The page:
20/20 InSight: Posters from the 2017 Women’s March
The Women’s March held on January 21, 2017, in cities across the United States brought together people of all types for a demonstration in response to the election of President Donald J. Trump.
Taking to the streets, protesters made posters addressing issues of immigration, environmentalism, and civil rights that tapped into an apprehension about the future of democracy in the United States and, in particular, the treatment of women. The 2017 Women’s March was a highwater mark of participation in recent memory, but it follows a tradition of protests and persistent action in the quest for equal rights. Equally enduring are the graphics and poster images that have carried through generations of marches, rallies, and grassroots action. Today’s demonstrators arm themselves with symbols from poster history, borrowing the power of their ideology while crafting new meaning. 20/20 InSight looks at the 2017 Women’s March within this larger context to understand what has come before and to encourage participation in the future of this democracy.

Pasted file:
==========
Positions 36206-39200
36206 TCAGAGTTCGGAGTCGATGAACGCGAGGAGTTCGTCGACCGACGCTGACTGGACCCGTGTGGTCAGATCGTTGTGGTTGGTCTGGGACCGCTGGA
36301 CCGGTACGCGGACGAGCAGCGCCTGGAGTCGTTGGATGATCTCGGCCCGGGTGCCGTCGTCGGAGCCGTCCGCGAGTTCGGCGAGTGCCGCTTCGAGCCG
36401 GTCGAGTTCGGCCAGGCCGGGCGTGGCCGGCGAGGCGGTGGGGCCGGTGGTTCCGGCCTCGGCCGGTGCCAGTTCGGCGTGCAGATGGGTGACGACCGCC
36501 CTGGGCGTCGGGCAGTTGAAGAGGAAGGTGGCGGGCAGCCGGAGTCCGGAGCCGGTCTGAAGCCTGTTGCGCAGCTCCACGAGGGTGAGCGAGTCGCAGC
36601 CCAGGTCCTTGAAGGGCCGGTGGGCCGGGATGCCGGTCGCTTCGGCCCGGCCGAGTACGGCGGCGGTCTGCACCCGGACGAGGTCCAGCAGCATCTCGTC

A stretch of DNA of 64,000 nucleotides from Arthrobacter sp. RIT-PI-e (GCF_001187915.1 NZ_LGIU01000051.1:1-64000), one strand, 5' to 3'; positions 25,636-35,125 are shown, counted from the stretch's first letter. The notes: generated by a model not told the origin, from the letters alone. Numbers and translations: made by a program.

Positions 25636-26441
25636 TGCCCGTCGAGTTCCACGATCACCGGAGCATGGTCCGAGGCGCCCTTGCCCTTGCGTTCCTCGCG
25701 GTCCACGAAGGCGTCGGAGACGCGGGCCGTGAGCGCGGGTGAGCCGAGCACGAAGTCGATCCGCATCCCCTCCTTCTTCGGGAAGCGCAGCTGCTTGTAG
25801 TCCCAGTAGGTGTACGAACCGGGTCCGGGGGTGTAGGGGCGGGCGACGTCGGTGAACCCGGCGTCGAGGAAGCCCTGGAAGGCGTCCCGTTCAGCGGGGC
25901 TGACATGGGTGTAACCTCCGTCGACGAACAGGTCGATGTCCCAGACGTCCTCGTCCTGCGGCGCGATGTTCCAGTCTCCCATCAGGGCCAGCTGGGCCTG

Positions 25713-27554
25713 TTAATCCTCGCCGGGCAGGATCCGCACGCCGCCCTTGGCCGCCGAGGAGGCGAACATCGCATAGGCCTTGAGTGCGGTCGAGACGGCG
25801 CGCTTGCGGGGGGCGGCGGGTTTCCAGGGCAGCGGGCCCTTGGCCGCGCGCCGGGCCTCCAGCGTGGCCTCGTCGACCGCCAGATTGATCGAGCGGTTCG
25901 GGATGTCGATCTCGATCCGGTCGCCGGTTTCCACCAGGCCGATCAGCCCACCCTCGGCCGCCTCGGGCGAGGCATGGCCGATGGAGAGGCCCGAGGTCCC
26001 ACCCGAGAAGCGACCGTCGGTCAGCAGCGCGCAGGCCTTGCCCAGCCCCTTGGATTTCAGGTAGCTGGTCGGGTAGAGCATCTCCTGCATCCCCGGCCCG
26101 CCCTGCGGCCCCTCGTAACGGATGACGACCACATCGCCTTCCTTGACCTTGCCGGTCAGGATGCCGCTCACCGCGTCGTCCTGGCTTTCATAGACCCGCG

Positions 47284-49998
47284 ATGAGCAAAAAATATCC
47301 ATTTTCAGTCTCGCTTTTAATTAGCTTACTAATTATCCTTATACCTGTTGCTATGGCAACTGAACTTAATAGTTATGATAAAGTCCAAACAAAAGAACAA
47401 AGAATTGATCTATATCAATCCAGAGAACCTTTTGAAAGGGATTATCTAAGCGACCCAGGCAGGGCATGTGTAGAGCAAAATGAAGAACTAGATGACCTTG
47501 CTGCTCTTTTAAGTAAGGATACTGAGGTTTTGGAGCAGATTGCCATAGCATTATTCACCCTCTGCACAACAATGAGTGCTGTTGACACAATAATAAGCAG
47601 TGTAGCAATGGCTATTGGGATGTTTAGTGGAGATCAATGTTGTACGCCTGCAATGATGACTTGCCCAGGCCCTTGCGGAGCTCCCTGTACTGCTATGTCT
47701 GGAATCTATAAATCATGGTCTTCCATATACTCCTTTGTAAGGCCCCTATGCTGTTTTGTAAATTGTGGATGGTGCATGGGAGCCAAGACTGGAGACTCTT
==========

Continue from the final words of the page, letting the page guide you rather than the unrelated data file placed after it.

Melissa Walker is a Brooklyn based artist with a lifelong dedication to the art of printmaking and expertise specifically in posters. Melissa works at Chisholm-Larsson Gallery, one of the foremost poster galleries in New York City. Previously, they served as the Collections Manager at Poster House, where they were pivotal to the museum’s establishment and inauguration.
This collection was donated to Poster House by an anonymous source in the wake of the 2017 Women’s March in Boston, MA. If you see your work or the work of someone you know in this exhibition, we would love to know. Please email us with a photo or other evidence proving you are the designer of the sign and we will credit you.